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Travel Tip — Flying with Your Bike

By Blue Competition Cycles | June 29, 2009, 12 a.m. (ET)

Flying to a race with a bike has never been an easy prospect, but recently things seemed to have become tougher and more expensive than ever. Airlines have declared war on anyone traveling with their bike by charging excess weight and baggage fees that can sometimes exceed the price of your ticket. 

Experienced racers have learned that flying with your bike packed in a soft-sided bag is your best shot at avoiding some of these outrageous fees. Soft cases are smaller and much lighter than the traditional hard shell case, giving you a better shot at getting checked-in without having to fork over large sums of cash. 

Regardless of which case you decide to use going to your next event, you should always follow the manufacturer’s instructions on packing your bike to help insure it arrives unscathed. Additionally, here are some tips from the pros on how to get your bike to the races as safely and cheaply as possible:

“I like to go to Home Depot and buy two of the 6 foot long foam insulation tubes used for 1-inch hot water pipes, cut them to match the length of each tube, fork blade, seat stay, and chain stay, and zip tie them into place for extra protection without adding weight.” 
— Tina Pic  (Five-time National Criterium Champion)

“I shift the chain into the big ring so that the chain covers the teeth, protecting it from potential damage.  I use zip ties to hold the chain into place on the big chain ring so it doesn’t slip off during shipping.” 
— Brent McMahon (Canadian National Champion, New Orleans 70.3 Champion, Two-time XTERRA World Championships 3rd place)

“I like to keep my packed bag lightweight so that I do not have to pay overweight luggage fees at the airport. I accomplish this by not packing any extra gear into the bag with the bike. I always carry my shoes and helmet separately in a carry-on bag.”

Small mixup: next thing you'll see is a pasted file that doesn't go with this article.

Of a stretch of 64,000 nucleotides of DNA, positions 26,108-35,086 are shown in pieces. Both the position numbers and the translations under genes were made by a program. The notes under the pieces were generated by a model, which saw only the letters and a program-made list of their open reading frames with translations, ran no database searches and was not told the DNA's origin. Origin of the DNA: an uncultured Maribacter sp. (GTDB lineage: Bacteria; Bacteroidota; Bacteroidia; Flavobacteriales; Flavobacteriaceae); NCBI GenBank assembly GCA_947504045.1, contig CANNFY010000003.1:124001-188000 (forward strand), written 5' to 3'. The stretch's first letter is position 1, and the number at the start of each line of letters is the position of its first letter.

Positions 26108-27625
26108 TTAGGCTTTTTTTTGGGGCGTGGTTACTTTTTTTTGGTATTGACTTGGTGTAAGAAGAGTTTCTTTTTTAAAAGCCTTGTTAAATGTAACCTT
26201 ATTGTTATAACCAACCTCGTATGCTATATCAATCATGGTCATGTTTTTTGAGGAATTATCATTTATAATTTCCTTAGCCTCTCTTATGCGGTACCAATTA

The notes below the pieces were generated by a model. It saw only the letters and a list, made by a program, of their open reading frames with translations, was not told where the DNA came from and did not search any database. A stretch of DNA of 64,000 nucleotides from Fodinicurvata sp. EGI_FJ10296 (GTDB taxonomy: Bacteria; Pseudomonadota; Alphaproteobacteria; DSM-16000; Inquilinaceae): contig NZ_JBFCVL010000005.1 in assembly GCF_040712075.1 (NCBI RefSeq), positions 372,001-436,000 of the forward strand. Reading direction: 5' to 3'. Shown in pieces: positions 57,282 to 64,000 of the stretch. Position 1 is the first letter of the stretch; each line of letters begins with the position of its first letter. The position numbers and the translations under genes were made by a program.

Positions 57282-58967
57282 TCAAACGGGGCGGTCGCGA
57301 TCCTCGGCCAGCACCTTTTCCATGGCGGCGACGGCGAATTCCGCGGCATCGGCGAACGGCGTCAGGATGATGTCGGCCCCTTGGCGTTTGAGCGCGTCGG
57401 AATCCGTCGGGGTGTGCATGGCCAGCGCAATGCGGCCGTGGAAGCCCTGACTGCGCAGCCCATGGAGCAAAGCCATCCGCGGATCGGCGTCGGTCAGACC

— Andreas Raelert (Two-time Olympian, IM Arizona Champion, 2nd place 70.3 World Championships)

“If I am traveling with two bicycles, I can remove the wheels and pack both bicycles into one bag and carry all the wheels separately in my wheel bags. You can save a lot of money flying this way” 
— Laura Van Gilder (US National Cyclocross team member and NRC Road Champion)

“I find it useful to carry a small bottle of degreaser, a wiping rag, a set of Allen keys, and a package of 50 zip ties with me when I travel with my bike.” 
— Sarah Haskins (U.S. National Triathlon Champion, Member of 2008 US Olympic Triathlon Team)

“To avoid questions about what is inside the bag, I try to look as inconspicuous as possible. Fortunately, my case is discrete looking. If I walk into the airport with a ‘Bound for Paris Roubaix’ shirt, a helmet strapped to my bike bag, and shoes sticking out of my backpack, I’m a lot more likely to be charged an oversized luggage fee.” 
— Heather Wurtele (IM Coeur d’Alene Champion, 3rd place IM Canada)

“I am a tall guy and ride one of the largest bikes. When packing my bike, I remove the front brake caliper from the fork, remove the fork, and put the fork into one of the inside pockets. This allows me to tilt the bike forward so that the seat mast does not stick up too high.” 
— Trevor Wurtele (Top 15 IM Arizona, 6th IM Coeur d’Alene)

Blue Competition Cycles is a gold partner of USA Triathlon. Visit the Blue Competition Cycles website at